Sat | Jan 23, 2021

Mark Wignall | Choosing the wrong man

Published:Sunday | October 11, 2020 | 12:06 AM

Jenny was a mere 16 years old, and as she described herself, totally unexposed to the ways of the world. Which made her the perfect prey for 30-year-old Jeremy, a street side vendor in one of the most bustling small towns in the southern side of the island.

Jenny’s father had 17 children, and she wasn’t quite sure where she fit in that numbers game. It never really mattered to her. In quick time, Jeremy had captivated her and had her exactly where he wanted her - listening to him, believing in him.

At 18, he convinced her to move in with him. For some strange, miraculous reason, the relationship survived for six years. “Wi neva had any problem,” she tells me.

Then suddenly, it all went downhill she says. At some stage, according to Jenny, the situation changed radically. Disrespect in their usual discourse became the order of the day. It became painful for her just to get up and live out an entire day. According to her.

Then one day, over the course of a week’s spatial juggling, they were occupying separate rooms. A month after, she moved out.

In early May of this year, at close to midnight, she was alone at home when he came over. As men are wont to do in such situations, he began pleading with her and begging her to return to him and forgive him for his errors. According to her.

She told me that she told him that the relationship was finished. She began to receive threatening messages on her phone. Not from him, she told me, but from women who she believed were set up to intimidate her while making him seem to be a man in demand.

In the same month of May, he came over and it went downhill fast. He grabbed away her phone and used it to slam her hard in the face. He reached for a knife, stabbed her in the chest, the belly, and sliced her on the nose. She fell to the ground and saw as he turned back towards her, and then he fled. She spent a month in the hospital in the parish capital.

“Is the boyfriend I was living with at the time who took me to hospital.” Three days later, she gave a statement to the police at a well-known police station in one of the busiest urban centres in the parish.

“He keeps on calling my phone and threatening me. I feel so stressed, Mr Wignall. Anything you can do to help me.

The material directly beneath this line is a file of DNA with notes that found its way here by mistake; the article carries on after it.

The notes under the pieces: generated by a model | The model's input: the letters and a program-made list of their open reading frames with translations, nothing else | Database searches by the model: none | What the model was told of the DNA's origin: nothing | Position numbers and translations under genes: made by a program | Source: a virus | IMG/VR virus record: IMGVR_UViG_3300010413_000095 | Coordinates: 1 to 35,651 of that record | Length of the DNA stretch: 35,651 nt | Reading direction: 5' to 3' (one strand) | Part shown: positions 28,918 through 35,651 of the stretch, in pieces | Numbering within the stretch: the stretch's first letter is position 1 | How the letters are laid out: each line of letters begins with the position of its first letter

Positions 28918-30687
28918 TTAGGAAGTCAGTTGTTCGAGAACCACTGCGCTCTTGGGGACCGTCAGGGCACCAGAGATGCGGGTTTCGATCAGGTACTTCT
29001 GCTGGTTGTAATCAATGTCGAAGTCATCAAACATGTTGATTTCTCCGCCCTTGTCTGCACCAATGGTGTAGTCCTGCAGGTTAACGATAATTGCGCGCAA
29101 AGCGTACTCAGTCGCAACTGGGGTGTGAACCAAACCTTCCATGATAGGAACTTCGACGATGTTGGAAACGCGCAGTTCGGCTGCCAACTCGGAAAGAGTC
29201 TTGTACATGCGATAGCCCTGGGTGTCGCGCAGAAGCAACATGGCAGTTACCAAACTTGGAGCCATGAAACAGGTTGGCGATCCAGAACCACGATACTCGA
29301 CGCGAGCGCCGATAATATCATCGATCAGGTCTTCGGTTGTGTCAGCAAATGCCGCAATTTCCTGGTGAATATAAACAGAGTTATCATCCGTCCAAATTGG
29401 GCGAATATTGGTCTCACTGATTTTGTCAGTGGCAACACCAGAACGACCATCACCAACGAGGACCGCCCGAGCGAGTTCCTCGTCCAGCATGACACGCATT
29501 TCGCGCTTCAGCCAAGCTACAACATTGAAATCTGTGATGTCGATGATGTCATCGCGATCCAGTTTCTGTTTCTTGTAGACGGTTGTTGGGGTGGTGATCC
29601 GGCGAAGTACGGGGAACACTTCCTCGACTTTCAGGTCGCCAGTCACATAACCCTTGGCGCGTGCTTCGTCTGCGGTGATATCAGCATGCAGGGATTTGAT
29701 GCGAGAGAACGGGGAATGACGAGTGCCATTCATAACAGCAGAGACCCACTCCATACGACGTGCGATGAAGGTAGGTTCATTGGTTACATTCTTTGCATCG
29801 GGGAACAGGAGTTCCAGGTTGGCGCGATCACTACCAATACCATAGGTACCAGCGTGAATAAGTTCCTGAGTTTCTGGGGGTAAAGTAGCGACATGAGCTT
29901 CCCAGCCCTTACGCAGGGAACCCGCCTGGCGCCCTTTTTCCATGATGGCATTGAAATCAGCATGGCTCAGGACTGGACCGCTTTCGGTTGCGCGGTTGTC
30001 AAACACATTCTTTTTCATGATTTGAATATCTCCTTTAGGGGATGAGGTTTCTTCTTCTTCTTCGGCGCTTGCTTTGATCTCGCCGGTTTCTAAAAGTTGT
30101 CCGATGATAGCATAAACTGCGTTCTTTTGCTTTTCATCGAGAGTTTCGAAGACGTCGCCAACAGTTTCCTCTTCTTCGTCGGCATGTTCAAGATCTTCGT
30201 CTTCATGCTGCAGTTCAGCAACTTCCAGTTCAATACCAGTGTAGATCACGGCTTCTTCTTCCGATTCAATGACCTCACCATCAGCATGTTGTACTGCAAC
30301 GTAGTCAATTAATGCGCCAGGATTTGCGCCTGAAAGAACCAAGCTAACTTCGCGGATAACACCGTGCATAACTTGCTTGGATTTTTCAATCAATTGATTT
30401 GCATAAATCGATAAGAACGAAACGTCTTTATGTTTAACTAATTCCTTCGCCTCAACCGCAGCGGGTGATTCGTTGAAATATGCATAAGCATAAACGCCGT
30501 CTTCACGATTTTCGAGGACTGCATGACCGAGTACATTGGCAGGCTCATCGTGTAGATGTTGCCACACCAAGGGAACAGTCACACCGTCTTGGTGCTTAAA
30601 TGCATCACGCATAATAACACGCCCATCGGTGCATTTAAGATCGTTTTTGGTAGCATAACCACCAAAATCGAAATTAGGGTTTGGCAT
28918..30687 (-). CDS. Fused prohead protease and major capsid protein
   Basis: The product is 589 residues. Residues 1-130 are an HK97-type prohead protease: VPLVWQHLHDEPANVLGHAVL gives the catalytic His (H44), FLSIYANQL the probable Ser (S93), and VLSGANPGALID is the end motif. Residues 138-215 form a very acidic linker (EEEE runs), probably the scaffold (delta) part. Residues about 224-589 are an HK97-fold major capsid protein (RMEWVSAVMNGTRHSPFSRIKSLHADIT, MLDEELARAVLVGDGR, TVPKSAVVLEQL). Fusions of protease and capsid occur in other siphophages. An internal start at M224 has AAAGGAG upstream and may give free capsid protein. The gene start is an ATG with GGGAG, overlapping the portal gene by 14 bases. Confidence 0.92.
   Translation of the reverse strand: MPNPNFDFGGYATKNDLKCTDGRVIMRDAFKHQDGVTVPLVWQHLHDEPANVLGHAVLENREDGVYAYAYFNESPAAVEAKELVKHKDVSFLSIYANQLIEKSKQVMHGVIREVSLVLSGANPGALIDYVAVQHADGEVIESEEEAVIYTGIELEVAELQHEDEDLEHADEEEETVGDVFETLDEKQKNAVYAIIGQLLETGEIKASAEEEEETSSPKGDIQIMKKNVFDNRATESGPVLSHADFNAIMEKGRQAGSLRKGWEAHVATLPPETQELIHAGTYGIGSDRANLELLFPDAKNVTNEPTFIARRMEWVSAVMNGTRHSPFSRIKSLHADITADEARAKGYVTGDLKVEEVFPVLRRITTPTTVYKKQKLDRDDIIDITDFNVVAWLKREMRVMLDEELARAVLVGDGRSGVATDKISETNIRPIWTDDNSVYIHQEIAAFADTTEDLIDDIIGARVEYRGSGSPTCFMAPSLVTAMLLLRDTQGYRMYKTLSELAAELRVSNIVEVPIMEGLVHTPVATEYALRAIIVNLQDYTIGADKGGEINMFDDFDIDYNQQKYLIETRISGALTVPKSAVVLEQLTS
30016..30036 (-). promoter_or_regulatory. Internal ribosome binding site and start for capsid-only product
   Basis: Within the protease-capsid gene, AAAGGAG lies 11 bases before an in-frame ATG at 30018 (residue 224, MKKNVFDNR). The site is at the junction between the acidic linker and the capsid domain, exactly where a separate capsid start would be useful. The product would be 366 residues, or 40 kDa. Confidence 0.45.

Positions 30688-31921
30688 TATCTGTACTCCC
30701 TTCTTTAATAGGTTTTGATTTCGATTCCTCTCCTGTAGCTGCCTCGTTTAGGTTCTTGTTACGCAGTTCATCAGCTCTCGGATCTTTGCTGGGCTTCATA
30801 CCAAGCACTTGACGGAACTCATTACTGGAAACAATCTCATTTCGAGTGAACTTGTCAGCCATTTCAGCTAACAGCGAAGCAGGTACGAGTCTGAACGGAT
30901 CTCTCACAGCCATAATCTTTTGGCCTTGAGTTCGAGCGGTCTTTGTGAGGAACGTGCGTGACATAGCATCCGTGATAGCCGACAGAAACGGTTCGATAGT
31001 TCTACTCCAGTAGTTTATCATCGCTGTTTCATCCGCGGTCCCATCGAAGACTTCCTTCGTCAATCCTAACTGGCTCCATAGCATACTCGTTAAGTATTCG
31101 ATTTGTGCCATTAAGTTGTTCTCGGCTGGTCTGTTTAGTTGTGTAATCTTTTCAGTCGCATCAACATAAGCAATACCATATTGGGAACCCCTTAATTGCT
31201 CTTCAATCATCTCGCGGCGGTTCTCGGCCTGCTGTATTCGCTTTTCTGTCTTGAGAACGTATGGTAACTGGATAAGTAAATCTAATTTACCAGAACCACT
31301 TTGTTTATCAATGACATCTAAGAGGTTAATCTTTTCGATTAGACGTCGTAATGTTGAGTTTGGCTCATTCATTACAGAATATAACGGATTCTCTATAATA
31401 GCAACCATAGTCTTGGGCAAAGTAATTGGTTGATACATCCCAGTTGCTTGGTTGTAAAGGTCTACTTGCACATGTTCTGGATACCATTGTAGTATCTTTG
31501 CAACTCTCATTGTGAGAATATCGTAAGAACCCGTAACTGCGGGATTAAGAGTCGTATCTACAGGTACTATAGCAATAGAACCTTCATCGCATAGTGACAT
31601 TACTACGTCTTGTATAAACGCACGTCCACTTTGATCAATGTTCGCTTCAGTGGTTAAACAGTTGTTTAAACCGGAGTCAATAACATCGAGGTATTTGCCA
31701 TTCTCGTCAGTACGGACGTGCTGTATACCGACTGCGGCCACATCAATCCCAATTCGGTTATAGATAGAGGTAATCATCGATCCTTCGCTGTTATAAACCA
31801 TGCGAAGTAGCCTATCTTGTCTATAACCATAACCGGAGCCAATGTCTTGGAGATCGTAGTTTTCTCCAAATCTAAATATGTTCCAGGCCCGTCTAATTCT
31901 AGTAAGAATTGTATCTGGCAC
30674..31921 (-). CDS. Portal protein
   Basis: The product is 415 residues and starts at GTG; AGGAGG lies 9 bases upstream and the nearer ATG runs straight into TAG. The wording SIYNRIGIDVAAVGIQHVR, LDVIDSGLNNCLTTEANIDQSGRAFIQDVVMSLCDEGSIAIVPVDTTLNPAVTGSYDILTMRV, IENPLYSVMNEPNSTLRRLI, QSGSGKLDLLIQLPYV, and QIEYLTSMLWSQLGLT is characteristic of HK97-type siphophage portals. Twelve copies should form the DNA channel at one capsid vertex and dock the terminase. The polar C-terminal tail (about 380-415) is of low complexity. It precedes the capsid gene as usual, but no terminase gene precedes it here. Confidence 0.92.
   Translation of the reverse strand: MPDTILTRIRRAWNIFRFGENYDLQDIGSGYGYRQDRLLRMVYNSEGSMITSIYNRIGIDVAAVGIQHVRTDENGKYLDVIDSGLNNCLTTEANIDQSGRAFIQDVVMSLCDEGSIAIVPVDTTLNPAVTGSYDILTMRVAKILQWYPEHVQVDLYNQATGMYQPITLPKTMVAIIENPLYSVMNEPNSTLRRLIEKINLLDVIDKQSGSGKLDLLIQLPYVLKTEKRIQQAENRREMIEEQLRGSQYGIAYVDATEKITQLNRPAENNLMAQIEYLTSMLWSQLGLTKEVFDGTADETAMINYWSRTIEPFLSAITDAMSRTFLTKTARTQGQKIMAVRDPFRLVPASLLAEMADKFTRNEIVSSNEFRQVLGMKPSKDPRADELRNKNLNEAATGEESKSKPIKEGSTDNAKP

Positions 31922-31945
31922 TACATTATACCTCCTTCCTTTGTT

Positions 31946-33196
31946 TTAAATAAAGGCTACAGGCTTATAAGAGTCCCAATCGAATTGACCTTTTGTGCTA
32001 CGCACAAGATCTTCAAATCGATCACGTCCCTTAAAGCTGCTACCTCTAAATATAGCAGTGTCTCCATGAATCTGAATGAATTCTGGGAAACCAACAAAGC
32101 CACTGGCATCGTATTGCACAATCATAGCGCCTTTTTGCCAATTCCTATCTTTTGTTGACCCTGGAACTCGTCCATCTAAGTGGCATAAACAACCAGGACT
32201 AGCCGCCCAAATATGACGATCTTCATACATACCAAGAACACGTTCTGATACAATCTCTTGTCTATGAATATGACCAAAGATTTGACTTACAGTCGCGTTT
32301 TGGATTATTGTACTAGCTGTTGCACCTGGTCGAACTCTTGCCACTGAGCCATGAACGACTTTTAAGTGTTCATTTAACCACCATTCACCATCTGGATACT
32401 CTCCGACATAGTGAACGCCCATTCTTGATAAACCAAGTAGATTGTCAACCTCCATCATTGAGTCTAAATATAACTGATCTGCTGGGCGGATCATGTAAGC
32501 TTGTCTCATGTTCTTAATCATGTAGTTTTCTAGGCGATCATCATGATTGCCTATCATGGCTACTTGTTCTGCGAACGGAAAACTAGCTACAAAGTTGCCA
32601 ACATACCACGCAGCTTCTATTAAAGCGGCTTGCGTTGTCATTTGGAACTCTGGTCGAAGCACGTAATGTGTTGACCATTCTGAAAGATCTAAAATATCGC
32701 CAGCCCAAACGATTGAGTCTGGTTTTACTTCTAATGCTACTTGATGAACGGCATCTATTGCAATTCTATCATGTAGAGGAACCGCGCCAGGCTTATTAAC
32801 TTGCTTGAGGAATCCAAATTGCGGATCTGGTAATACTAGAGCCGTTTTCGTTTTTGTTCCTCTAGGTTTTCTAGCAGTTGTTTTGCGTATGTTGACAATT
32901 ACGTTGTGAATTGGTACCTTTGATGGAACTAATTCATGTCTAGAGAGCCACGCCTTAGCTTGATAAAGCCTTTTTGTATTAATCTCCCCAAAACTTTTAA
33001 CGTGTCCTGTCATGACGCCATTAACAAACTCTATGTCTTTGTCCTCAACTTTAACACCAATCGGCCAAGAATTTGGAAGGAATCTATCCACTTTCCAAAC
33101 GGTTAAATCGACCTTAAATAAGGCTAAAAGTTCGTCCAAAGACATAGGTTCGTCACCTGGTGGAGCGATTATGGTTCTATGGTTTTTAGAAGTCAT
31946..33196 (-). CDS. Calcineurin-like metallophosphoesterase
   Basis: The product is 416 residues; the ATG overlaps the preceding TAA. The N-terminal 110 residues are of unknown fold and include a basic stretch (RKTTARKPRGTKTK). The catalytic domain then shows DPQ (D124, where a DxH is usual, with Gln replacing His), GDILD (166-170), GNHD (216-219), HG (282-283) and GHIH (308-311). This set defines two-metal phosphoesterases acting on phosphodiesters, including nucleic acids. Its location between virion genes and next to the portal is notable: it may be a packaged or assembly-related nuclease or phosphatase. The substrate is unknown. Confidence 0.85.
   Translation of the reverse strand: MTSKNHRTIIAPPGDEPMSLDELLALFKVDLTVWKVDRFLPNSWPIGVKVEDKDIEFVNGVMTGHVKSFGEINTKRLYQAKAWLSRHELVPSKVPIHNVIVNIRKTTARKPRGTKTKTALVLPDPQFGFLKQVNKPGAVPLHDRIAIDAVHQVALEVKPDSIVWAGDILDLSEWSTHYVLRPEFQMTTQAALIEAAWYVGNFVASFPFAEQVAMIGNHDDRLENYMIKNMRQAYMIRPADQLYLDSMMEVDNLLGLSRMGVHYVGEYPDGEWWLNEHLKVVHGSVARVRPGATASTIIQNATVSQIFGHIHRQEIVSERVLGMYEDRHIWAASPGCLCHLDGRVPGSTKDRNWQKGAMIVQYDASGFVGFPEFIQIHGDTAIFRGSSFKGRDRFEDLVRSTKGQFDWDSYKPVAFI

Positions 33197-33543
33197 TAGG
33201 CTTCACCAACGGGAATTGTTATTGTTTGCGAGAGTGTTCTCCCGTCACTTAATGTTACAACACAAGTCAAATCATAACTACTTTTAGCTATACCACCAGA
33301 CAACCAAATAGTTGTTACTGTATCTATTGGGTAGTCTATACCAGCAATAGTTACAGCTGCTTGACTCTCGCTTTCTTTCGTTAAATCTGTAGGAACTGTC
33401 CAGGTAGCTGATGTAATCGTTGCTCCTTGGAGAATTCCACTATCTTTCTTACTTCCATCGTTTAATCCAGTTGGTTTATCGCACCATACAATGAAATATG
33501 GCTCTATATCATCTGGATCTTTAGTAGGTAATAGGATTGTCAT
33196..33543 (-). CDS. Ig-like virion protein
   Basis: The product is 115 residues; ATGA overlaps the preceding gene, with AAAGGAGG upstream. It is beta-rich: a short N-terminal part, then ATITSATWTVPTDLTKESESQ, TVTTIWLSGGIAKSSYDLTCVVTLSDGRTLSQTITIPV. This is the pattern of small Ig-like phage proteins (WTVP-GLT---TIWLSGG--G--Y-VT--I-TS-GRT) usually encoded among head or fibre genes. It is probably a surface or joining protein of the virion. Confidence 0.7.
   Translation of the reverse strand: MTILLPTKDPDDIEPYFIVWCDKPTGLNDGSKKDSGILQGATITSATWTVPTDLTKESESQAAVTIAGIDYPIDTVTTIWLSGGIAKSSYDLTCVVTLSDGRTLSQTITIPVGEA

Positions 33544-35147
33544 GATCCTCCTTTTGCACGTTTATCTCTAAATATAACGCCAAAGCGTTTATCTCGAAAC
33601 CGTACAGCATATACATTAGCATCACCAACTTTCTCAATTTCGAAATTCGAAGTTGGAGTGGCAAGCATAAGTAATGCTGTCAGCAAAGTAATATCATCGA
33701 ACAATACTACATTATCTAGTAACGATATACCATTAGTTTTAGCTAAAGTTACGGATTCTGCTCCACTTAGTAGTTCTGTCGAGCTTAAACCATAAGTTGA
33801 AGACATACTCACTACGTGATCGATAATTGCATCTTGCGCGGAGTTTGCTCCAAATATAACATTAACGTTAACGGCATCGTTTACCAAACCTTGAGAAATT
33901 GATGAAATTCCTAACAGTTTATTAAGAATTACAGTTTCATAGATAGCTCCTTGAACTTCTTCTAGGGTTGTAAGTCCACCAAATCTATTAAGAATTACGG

“So why would he be threatening you after you have made a report to the police? It makes no sense to me unless he is a highly connected bad man,” I said.

Last Thursday, I made contact with the detective involved in the case. “In this parish, Mr Wignall, people don’t tell police anything. This is a weed paris, and those people don’t talk. I agree with you with what the lady has said that he has been seen, but every time we attempt to get near him to take him in, he eludes us with the help of the community.

“Anyway, wi soon grab him.”


One of the cardinal rules in politics is never apologise for what you were when you were on the path to becoming what you are.

There will be times in a person’s life when he will be much less than he would want the public to believe he or she ever was. It’s a part of our humanity, but it is never tailor made for politicians when they are asked to bare their souls in the weeks before others not so kind to them lay it all out in the sun on a sheet of hot zinc.

The race for People’s National Party (PNP) president seems to be taking a course of more comity and less divisiveness. I like that even though I know that there are many holdouts in the PNP who have convinced themselves that they will be in a long drought of opposition fever.

Last week, I suggested that in me finding favour with Mark Golding over Lisa Hanna I was pushing a man that was more like Peter Phillips, a man I saw as the heavy albatross that brought about the PNP’s failure to take off at the political runway.

This begs the other question. With Lisa Hanna as the PNP’s front runner in the race for PNP President (according to polls), does she show more in common with Andrew Holness than Golding reflects the electoral emptiness of Peter Phillips?

It seems to me that what the PNP needed in its grand effort to acknowledge that the party needs a big-tent renewal was first, the removal of Peter Phillips who was never going to admit to his own electoral weaknesses.

On that basis, what I am seeing in Golding’s early all inclusiveness is his skilful attempts to show Lisa the way, and who knows, even invite her in to learn a few things. It could be that at this early stage of two front-page personalities in the PNP showing us their motion, the big positive is that the most recent negative - Peter Phillips - is no longer there.


We know that party politics requires that grown men and women are often moved to physically degrade themselves and provide their grandchildren with memes for life.

Mark Golding is an uptown brown man who just happens to be a very rootsy character. But he, led by his rootsy, downtown makeup, must know that the uptown brown man stepping out of his Kingston 6 enclave will never cut it as a dancer. To downtown rhythms?

I can really understand that Mark Golding knows that one step forward, two belly jiggle will not necessarily lead to his political demise at this stage as much as it will earn him points for his ability to laugh at himself.

It is not purely comedic or pandering to the people. It is playing to see what sticks, sells, and reaps political rewards.

Go for it, Mark! I am willing to laugh.

- Mark Wignall is a political and public-affairs analyst. Email feedback to and